For the second time in three weeks, it happened.
There’s no way to tell who started things, what was said or whether anybody crossed the line. But that didn’t matter to Southern Lee coach Eric Puryear.
Once was too much. Twice in 21 days was over the edge.
Far over the edge.
Somewhere along the handshake line following the Cavaliers’ game with Overhills on Friday night, a spark ignited and suddenly a gaggle of high school football players were trying to get toe-to-toe. The loosely formed but well-defined two lines quickly morphed into a blob of navy and Carolina blue.
It was a scene a little further along than the one that marred the handshake lines following Southern Lee’s game with Western Harnett. While Southern Lee is the common denominator in the two incidents, it’s unclear whether the frustrations of a trying season were the impetus for either episode. In fact, there’s really no way to know.
What is clear, however, is that neither scene came close to getting out of hand. The coaches on the field who separated the teams and calmed the egos — bruised and overstimulated alike — deserve all the credit. This is why the fear that some sort of altercation would break out over the awarding of The Herald’s Brick to the victorious team of the Brick City Bowl was always unfounded. Capable men are on the field to instill order when the testosterone of high school kids suddenly goes haywire.
But that’s not to say the actions of any of the kids involved are, or were, justified.
Or ever will be.
That much is also abundantly clear. Puryear threw himself into the middle of the emerging throng on Friday, and with help, was human tear gas, dissipating the subjects before anything unruly could happen.
It makes sense that it should never happen again. Because after witnessing the same kind of behavior for the second time, it didn’t matter one iota to Puryear who was right or wrong, who was the instigator or the reactionary. He blasted the Cavaliers, lining them up on the back line of the far end zone, in front of God, the Overhills Jaguars and every fan who was left in the stadium, and let his team have it, making clear in no uncertain or inaudible terms that that kind of conduct would not be tolerated in his football program.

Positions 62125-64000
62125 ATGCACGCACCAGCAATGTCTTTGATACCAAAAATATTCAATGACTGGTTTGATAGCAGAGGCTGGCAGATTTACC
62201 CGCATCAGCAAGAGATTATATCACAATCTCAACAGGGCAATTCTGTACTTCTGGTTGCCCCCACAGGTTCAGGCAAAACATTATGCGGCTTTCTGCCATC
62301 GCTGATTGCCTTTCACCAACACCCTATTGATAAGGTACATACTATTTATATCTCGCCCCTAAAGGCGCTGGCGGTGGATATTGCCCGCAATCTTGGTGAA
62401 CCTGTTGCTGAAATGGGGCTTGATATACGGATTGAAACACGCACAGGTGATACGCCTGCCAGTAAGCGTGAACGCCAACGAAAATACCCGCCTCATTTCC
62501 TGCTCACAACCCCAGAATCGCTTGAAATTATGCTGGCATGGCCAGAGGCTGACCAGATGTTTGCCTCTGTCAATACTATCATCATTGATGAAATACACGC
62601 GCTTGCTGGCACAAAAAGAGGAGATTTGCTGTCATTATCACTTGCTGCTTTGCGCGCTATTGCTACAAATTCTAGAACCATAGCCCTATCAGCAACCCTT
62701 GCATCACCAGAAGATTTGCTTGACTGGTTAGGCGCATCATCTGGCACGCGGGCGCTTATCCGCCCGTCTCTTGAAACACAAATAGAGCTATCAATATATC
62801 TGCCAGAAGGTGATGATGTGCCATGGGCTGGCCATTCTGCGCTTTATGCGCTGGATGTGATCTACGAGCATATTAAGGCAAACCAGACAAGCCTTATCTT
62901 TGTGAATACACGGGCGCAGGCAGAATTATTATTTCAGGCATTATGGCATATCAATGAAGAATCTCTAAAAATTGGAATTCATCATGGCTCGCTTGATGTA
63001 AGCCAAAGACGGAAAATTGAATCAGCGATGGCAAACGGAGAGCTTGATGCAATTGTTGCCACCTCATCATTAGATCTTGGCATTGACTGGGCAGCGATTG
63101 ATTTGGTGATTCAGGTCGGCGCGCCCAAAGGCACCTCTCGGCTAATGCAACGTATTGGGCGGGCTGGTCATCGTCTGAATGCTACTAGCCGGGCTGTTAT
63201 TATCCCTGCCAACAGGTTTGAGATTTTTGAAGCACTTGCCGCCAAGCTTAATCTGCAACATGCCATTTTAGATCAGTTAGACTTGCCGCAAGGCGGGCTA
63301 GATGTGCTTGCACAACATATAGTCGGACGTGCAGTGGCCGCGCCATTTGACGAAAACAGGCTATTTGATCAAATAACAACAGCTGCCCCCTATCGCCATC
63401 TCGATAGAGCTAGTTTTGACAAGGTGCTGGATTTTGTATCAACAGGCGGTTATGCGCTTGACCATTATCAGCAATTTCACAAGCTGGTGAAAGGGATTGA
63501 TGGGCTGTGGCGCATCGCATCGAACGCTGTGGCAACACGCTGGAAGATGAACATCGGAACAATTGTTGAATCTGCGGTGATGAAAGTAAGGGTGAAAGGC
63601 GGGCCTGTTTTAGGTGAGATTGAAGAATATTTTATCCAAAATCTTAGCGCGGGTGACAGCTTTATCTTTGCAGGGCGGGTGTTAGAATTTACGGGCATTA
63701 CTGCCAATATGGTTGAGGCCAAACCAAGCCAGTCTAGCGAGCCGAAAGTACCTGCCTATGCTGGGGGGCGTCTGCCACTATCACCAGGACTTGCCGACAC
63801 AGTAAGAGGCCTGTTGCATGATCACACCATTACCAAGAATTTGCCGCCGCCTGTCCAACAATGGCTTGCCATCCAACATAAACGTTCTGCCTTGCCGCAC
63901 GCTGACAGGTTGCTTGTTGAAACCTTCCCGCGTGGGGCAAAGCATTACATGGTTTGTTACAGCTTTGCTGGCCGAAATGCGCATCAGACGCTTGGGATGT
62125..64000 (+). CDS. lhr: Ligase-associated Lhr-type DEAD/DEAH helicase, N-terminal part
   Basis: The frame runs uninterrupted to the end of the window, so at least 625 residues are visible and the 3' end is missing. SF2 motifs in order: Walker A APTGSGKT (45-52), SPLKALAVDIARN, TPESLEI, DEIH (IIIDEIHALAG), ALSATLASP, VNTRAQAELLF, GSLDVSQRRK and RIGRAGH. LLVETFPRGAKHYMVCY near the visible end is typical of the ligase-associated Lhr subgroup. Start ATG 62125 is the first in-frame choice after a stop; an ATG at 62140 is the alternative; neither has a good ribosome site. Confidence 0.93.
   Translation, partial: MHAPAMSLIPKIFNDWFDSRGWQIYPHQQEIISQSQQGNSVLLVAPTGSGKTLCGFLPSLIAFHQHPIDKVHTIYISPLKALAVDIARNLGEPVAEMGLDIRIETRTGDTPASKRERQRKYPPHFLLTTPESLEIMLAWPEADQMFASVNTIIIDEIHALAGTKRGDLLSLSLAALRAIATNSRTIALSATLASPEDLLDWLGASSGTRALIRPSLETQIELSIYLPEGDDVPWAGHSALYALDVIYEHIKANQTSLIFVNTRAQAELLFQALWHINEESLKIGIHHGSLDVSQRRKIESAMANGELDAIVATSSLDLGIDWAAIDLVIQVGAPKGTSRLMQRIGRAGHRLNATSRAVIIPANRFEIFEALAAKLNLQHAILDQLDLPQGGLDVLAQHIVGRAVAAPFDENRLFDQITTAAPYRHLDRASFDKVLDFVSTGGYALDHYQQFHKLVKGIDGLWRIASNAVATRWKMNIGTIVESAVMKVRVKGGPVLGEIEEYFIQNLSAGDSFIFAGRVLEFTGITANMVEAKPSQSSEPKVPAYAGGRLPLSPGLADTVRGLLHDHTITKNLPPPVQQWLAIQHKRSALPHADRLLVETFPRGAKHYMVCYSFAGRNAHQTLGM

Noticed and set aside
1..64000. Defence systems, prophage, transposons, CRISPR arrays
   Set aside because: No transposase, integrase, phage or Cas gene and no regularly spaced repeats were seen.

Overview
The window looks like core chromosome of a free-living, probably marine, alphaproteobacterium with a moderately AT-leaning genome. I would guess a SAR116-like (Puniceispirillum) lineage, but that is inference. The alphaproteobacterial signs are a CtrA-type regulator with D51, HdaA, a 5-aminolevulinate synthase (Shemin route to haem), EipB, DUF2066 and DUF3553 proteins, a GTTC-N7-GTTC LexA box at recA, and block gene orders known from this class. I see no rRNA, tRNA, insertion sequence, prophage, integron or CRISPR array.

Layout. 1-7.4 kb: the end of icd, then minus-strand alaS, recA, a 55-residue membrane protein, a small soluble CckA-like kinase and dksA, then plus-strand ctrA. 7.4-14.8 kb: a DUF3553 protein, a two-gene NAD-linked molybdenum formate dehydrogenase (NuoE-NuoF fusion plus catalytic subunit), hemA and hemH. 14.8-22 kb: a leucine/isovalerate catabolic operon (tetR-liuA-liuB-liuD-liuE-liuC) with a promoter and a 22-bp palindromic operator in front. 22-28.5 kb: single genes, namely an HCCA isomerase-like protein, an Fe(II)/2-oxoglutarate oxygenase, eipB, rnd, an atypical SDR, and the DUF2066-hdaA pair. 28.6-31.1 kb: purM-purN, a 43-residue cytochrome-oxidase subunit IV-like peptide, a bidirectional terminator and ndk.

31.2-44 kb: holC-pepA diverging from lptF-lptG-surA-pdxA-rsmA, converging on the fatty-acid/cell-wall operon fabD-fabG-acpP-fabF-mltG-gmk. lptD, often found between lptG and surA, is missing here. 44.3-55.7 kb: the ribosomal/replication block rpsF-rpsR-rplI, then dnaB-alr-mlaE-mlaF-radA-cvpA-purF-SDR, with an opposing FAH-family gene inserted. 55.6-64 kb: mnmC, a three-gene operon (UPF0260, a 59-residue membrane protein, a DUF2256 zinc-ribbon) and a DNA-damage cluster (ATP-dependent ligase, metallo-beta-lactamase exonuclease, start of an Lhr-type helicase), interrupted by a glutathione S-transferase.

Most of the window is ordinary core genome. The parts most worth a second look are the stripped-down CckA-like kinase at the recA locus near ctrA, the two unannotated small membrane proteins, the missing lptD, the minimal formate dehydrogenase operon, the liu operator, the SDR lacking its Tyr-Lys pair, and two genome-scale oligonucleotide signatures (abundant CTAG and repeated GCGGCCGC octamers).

And then, after 48 minutes of football on the coolest night of the year that featured a brisk breeze, he made the Cavaliers run sprints, no doubt giving the players a good idea of what Monday’s practice is going to be like.
It may not have been the proudest moment of Southern Lee football, but it was still a telling one. And so were the loud cries of support from the home side from fans cheering on a winless and overmatched team during and throughout the game. Southern Lee is only in the infant stages of rebuilding its program, but fans, most of them parents of the players, are clearly on board and in full allegiance to the steps Puryear is taking in Cavaliers football.
They made their sentiments loud and clear, not unlike Puryear did following the Melee That Wasn’t after the game.
On the other side of the county, just seven days prior, the same kind of statement was made at Paul Gay Stadium. As the Yellow Jackets trudged away from their postgame huddle following yet another agonizing and heartbreaking loss, Lee County fans rose and gave the team — and no doubt its coaches, led by legend Burton Cates — a standing ovation.
At this point, the county’s teams have combined for just two victories. But the men in charge of resurrecting the programs have worked themselves into the hearts of their respective fan bases.
That’s the biggest win either team — or the football fans of this county — have had in a long, long time.